Expert tips for boosting your immune system
Expert tips for boosting your body's immune system, plus what doesn't work.
As we head into winter’s cold and flu season alongside the menace of coronavirus, it’s never been more important to ensure you have a healthy immune system.
The immune system is a complex network of cells and proteins that fight off infections from cold and flu viruses to more serious conditions like pneumonia or cancer. Here are some healthy essentials to follow.
You'll be as snug as this pug in a blanket with our expert tips for boosting your immunity.
Expert guide to boosting your immunity
Choose healthy foods
Use food to supercharge your immune system, says Dr Zerina Tomkins of the University of Melbourne. As a cell biologist and registered nurse who has worked in infectious disease wards, Zerina knows the benefits of fresh food, especially fruit and vegetables, over processed foods.
Don’t go overboard, she says, there’s no need for extravagant and expensive foods, but rather use foods rich in vitamins and antioxidants, like citrus fruits full of vitamin C or blueberries with antioxidants.
Eat the rainbow
Ensure you eat a variety of colourful vegetables, with each colour bringing its own suite of antioxidants to your body.
“Small steps will make a difference; nothing has to be complicated,” Zerina says.
The Australian government’s dietary guidelines say you should enjoy a wide variety of nutritious foods from these five food groups every day:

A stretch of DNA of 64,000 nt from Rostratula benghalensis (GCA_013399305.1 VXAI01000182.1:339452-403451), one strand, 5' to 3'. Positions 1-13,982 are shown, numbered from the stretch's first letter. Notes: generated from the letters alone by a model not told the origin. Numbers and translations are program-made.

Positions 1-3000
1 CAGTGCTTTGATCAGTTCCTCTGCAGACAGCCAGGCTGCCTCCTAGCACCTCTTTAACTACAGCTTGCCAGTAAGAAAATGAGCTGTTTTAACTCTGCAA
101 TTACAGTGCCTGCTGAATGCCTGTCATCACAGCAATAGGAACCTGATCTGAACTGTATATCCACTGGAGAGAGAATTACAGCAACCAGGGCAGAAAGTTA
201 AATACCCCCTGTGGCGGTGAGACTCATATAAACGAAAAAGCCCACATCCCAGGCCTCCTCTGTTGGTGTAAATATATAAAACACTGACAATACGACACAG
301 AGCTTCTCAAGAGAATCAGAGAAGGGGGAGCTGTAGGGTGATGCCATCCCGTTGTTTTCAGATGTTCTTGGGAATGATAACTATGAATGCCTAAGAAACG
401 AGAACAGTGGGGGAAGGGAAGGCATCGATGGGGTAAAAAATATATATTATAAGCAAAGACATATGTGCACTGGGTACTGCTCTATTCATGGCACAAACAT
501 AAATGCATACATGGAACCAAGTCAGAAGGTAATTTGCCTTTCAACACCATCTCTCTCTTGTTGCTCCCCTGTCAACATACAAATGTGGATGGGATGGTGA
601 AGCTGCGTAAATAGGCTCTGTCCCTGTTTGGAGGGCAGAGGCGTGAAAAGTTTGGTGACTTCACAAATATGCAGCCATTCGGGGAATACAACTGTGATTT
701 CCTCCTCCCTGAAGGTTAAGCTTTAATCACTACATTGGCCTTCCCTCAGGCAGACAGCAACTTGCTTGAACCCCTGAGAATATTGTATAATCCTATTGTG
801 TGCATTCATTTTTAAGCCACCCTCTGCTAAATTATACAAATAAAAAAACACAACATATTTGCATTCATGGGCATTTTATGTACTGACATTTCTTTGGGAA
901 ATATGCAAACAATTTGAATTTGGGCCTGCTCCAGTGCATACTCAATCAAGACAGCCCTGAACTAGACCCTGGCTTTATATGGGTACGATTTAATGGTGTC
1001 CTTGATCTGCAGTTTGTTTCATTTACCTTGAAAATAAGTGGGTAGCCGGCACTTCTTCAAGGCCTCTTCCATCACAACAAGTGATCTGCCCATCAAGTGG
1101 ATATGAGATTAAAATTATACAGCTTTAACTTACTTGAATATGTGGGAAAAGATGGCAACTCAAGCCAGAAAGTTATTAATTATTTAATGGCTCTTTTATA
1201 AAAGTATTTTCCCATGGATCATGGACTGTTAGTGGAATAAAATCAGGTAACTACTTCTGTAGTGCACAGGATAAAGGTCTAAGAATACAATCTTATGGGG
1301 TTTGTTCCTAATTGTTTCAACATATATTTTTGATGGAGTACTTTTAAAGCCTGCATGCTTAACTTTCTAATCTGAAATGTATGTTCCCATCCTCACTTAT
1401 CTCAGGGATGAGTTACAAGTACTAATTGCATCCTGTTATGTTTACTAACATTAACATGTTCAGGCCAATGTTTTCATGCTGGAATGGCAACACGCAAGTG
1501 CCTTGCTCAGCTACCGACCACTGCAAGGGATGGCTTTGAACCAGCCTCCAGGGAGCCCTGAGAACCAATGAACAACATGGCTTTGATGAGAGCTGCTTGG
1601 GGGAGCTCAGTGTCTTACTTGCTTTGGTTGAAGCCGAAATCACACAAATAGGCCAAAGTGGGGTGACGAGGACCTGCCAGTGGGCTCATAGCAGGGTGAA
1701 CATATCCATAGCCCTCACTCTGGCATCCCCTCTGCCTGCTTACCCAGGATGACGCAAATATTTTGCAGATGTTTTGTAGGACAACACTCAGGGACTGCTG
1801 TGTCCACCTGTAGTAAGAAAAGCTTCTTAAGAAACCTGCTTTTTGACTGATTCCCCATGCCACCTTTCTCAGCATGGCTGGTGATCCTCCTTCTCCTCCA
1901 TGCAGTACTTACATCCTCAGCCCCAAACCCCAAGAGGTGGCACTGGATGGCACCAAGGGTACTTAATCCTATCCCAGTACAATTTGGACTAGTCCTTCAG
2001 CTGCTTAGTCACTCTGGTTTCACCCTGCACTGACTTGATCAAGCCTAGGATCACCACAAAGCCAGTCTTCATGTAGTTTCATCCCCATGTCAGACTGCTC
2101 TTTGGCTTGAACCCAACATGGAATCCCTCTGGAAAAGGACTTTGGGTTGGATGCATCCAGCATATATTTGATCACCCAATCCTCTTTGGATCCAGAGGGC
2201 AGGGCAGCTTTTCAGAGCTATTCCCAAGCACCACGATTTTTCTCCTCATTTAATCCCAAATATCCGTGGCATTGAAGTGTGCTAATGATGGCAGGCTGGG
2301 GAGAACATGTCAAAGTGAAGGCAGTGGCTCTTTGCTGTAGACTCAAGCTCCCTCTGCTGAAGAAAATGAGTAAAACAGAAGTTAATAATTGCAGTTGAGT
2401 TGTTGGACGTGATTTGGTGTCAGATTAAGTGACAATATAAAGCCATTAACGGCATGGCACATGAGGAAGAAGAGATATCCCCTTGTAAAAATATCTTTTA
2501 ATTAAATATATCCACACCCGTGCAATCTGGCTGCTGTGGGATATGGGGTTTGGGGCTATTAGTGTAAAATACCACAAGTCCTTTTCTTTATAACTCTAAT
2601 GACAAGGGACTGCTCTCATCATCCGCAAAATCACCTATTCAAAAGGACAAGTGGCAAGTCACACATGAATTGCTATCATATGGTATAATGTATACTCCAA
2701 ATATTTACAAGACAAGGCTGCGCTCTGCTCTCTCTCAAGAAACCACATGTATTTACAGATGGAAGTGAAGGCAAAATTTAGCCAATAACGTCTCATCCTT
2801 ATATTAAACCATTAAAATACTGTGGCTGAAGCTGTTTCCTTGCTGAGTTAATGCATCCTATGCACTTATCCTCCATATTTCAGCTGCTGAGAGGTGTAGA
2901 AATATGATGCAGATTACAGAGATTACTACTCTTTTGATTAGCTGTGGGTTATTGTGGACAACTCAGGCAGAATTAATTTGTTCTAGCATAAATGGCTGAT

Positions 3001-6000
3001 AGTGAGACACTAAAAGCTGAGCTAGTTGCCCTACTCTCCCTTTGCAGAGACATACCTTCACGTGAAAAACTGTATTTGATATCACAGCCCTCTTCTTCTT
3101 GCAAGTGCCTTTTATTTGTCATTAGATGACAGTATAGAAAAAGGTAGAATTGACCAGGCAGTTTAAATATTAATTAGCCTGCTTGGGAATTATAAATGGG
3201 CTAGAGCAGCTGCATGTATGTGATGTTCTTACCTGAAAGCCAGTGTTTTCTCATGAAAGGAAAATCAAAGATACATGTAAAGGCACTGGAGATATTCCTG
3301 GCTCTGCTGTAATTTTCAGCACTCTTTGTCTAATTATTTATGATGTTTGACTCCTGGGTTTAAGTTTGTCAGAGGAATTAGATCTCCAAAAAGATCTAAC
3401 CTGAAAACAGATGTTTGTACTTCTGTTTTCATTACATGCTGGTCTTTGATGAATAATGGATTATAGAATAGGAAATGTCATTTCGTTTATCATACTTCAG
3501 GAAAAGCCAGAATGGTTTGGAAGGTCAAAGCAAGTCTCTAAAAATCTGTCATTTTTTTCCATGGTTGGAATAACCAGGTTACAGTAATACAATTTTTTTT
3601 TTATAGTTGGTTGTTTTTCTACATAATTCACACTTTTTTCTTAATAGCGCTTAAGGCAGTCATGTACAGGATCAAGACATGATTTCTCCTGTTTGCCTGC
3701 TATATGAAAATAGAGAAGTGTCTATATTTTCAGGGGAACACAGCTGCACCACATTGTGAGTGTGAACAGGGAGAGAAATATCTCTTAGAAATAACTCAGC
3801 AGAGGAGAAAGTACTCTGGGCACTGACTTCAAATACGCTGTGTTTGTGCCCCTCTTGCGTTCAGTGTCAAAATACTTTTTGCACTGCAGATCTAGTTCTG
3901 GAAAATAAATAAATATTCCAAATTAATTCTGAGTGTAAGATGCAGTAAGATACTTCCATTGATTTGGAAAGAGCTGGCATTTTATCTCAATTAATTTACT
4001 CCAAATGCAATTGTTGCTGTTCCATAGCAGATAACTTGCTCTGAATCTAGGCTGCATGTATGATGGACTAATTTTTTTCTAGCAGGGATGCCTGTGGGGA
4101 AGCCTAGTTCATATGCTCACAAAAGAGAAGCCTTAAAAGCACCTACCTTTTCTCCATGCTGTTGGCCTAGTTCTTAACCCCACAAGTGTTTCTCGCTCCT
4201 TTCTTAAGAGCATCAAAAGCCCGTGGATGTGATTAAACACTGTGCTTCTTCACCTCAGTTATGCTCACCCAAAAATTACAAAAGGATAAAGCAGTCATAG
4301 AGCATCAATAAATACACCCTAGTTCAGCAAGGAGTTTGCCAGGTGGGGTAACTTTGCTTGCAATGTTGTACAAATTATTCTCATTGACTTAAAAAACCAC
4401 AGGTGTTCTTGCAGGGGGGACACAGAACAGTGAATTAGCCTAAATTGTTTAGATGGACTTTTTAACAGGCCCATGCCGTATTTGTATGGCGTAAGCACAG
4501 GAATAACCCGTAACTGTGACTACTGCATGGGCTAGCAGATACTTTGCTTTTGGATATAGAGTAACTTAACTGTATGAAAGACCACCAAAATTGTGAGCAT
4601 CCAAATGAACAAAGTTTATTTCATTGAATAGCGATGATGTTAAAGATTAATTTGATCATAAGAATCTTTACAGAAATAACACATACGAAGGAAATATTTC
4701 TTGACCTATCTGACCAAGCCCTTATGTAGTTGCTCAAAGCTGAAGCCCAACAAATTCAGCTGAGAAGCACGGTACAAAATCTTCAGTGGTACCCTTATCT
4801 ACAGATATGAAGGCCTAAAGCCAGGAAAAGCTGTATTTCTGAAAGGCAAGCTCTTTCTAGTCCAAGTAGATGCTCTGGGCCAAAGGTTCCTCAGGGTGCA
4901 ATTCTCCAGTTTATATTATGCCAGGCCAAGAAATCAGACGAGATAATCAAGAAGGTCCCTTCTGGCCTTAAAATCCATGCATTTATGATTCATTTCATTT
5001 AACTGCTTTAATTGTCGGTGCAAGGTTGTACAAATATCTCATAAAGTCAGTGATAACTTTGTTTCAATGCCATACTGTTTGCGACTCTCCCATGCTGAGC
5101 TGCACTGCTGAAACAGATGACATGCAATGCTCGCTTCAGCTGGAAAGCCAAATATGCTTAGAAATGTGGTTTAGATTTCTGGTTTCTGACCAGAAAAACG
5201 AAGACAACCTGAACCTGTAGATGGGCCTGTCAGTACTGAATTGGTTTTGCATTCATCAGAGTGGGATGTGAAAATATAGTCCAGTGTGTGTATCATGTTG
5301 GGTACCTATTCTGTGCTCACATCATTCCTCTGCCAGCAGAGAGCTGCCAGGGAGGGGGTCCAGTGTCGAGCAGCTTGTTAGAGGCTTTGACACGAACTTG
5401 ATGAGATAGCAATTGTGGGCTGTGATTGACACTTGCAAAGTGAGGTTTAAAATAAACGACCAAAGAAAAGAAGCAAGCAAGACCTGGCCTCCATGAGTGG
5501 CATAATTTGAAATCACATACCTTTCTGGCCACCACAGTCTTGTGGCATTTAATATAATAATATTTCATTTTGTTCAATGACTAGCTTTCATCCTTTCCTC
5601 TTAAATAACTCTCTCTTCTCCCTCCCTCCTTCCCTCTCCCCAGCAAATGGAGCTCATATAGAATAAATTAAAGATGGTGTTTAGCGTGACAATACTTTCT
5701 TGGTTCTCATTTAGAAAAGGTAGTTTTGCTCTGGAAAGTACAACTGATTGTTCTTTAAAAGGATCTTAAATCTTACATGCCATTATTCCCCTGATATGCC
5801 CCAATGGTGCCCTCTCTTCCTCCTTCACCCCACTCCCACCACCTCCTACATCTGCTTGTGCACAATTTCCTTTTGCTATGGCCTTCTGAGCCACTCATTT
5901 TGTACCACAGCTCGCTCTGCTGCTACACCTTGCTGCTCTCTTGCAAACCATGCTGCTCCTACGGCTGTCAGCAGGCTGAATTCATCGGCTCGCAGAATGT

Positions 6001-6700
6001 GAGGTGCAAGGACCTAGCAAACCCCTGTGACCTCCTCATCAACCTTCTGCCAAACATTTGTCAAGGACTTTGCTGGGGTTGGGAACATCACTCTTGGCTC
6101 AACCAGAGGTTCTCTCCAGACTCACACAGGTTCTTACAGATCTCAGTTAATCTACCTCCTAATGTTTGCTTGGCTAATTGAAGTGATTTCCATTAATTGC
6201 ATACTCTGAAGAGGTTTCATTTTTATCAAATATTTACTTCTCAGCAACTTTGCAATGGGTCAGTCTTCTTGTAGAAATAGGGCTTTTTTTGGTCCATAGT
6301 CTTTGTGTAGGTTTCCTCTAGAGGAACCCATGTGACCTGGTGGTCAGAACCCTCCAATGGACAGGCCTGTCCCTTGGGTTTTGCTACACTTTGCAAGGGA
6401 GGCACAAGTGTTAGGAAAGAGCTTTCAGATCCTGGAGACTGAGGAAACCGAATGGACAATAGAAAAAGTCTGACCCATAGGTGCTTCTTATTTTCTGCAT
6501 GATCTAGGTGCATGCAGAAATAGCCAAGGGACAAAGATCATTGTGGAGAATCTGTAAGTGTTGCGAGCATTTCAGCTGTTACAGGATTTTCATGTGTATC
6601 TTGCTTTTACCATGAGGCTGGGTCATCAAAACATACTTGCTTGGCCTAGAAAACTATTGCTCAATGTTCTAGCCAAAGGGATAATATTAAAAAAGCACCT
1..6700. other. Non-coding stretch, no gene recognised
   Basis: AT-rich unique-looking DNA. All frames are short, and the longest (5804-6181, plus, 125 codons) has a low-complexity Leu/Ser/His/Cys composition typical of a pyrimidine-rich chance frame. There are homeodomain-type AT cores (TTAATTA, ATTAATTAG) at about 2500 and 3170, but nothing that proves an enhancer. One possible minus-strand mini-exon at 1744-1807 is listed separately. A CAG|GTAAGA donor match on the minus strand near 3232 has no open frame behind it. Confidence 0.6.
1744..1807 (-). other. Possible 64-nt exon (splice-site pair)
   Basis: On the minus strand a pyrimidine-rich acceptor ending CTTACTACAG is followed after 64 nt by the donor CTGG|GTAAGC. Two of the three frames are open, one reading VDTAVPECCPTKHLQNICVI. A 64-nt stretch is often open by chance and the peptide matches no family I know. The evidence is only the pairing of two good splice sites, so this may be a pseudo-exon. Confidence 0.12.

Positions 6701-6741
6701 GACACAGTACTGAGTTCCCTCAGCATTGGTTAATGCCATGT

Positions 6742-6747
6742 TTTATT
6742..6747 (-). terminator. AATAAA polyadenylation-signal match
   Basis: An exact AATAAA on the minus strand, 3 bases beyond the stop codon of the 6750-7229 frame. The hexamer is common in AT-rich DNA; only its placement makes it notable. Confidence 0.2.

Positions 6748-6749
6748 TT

- Plenty of vegetables of different types and colours
- Grain (cereal) foods, mostly wholegrain and/or high-fibre varieties such as breads, cereals, rice, pasta, noodles, polenta, couscous, oats, quinoa and barley
- Lean meats and poultry, fish, eggs, tofu, nuts and seeds, and legumes/beans
- Milk, yoghurt, cheese and/or their alternatives, mostly reduced fat.
What about meat substitutes?
There are many meat substitutes, and ways to bulk up meat in dishes you prepare. Legumes absorb the flavour of meat and bulk out dishes, says Dr Nicole Kellow, an accredited dietitian who works at Monash University’s Department of Nutrition, Dietetics and Food. Chickpeas, red kidney beans and other legumes can be soaked and added to a meal, while tofu, nuts and seeds are another source of flavour.
Do I need to take supplements?
If your body doesn’t need it, it will pee it out, says health specialist Zerina. The best source of vitamins is real food, she says. A few hours in the sunshine doing physical activities will boost your immune system and give you adequate vitamin D.